Even though the month is over now and the main event ended with the guest posts, there are a few things I wanted to post before it’s officially over and I go back to writing book reviews (and getting caught up with some of the books I didn’t have time to read while the event was going on!).

The first of these is resources where you can find more science fiction and fantasy books written by women. Most of these have been mentioned at some point throughout the month, but I did want to have one post that had a collection of these links. If you know of any other sites that you think should be this list, let me know in the comments!

Chris Moriarty: Chickpunk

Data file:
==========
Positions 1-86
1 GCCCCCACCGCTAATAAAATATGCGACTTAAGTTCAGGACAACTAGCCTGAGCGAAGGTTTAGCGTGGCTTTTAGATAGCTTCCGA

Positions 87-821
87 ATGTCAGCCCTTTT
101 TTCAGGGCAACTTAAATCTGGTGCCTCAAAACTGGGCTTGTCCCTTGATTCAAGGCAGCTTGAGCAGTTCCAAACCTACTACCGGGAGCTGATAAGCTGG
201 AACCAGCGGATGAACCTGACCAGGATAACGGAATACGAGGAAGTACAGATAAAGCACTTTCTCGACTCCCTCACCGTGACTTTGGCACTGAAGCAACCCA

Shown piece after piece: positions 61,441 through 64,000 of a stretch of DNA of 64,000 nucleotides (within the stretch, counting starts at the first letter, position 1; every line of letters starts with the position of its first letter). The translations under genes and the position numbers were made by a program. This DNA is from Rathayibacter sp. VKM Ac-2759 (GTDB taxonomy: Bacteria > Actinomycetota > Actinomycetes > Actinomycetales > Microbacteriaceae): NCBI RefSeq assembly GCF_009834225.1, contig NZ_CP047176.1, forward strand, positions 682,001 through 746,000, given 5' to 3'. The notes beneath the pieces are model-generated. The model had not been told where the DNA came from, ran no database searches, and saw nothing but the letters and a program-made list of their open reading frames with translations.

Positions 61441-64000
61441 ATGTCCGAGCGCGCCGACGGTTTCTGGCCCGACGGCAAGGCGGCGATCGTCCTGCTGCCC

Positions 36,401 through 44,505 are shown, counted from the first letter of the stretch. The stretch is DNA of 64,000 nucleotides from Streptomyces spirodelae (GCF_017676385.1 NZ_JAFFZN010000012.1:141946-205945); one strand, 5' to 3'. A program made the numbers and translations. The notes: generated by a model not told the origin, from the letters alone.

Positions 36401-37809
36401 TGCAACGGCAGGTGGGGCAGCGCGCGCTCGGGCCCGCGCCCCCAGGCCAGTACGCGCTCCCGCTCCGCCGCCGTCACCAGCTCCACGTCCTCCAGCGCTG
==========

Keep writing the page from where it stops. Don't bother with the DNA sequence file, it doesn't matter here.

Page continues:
Definition of and essay on chickpunk by hard science fiction writer Chris Moriarty with a list of women who write it at the end.

Daughters of Prometheus
A fairly new site dedicated to reviews of science fiction books written by women in the twenty-first century. Reviews can be found here and you can also contribute by submitting your own reviews.

Fantasy Mistressworks
A fairly new site dedicated to reviews of fantasy books written by women before the end of the twentieth century. It’s recent enough that there are not reviews yet, but you can also contribute by submitting your own reviews and adding to the book list.

Performative Utterance: 150+ Women SF Writers
A list of over 150 women who have written science fiction.

Recommendations: Non-European Fantasy by Women
A growing list begun by Martha Wells containing fantasy books written by women set in non-European settings. (At Mad Hatter’s Bookshelf and Book Review.)